In the morning EfficientTimes and I walked in the rain (finding our way and all that) to Shin-Okubo [新大久] (did I mention in the rain?). On the way we just walked under a bridge to wait the worst of the downpour out. By the time we arrived at our destination, though, it had cleared out. We were walking to Kaichū Inari Jinja [皆中稲荷神社], also called Minna Ataru no Inari.
The legend tells that after the introduction of firearms in the Edo Period a battalion was stationed in the area. The captain could not shoot well, no matter how much he trained. The deity Inari appeared to him in a dream and after he went to the shrine to say thank you, he became a great shooter. Not only him, all of the battalion went to the shrine and they became good shooters. Both “Minna Ataru” and “Kaichū” translate as “hit all the targets” and at the same time “everybody hits”. Nowadays Japan does not have firearms, but people still want to hit… for concerts! And thus Kaichū Inari has become the fan-shrine, where people go to pray to hit for lotteries for concerts and events!
I’m not even kidding.
After this we headed off to Odaiba [お台場] again, to meet with N***chan for lunch. We made a short visit to the Unicorn Gundam.
Then we went to have lunch at an “Osaka delicatessen” restaurant at the Venus Fort. Takoyaki (buried in katsuomi (≧∇≦)) and kani koroke. Yummy! (then other stuff that was not that yummy (≧∇≦) ).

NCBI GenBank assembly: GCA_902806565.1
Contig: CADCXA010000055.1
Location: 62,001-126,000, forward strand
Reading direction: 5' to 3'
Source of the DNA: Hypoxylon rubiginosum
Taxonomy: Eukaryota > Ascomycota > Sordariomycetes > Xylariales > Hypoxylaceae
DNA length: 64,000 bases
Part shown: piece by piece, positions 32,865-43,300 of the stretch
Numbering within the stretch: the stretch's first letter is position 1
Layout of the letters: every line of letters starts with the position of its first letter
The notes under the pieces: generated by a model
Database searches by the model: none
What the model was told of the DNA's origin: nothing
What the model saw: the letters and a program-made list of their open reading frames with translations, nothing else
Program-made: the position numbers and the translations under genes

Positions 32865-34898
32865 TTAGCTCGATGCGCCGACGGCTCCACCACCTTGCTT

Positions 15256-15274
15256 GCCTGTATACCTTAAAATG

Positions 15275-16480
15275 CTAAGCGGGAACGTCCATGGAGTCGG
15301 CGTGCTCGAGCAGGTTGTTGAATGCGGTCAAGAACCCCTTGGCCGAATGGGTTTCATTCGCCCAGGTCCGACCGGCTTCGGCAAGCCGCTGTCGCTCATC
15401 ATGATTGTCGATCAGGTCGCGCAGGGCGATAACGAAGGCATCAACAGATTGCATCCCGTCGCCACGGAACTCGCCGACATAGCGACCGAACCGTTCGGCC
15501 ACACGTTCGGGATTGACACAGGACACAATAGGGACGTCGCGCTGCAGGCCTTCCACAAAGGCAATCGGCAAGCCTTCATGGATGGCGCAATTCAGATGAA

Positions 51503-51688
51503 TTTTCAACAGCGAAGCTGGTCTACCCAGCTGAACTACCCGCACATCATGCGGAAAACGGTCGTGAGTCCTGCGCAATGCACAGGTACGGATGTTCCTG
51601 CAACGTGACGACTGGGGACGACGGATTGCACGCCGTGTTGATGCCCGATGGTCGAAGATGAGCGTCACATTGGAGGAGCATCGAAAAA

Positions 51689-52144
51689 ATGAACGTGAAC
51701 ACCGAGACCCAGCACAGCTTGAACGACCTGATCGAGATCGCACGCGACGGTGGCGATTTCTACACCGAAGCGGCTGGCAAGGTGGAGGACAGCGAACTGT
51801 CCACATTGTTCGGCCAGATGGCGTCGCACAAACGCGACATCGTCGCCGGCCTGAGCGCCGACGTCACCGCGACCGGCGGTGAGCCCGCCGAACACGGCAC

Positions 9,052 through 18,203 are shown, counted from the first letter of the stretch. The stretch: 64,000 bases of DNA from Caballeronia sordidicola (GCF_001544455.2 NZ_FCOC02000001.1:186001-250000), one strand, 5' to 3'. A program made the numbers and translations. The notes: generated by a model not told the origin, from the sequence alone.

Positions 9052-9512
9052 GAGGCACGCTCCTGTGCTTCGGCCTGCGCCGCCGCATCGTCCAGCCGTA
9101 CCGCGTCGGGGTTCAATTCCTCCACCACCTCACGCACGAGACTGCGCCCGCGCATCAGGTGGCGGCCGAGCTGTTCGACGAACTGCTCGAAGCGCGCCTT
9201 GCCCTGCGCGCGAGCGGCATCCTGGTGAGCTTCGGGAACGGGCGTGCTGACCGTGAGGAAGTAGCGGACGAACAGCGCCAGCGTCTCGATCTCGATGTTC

Afterwards we headed for the concert, and you can still read the review at SemiRandom.
After the concert we had tickets to visit the (*takes a deep breath*) MORI Building DIGITAL ART MUSEUM EPSON teamLab ★ Borderless. Yeah, thought so too. We shall call it the Digital Art Museum for the time being. This is a pretty much interactive museum that relies on technology and light to create art – or at least pretty things for you to play with. EfficientTimes, N***chan and I were very lucky that it was open late and that we decided to go after the concert as there were few people there and we could be silly around it. Part of the museum was closed because the TV was there doing interviews though, even if it was worth the visit.
Most of what you see in the Digital Art Museum are light projections. You’re encouraged to interact with them, even create some of them that they will project for you. We saw a butterfly and flower area, pink elephants, kangaroo, waves…
I enjoyed a couple of the exhibits particularly – one of them was a light water fall, in a room that had kanji shadows on the walls. If you touched them, they turned into what they represented. I also liked the whales made of light and how peacefully they moved and floated. There were some other interactive exhibits that were very fun, like the… egg-balloons thingies which you could prance through or make float.
Afterwards we had dinner and left for home.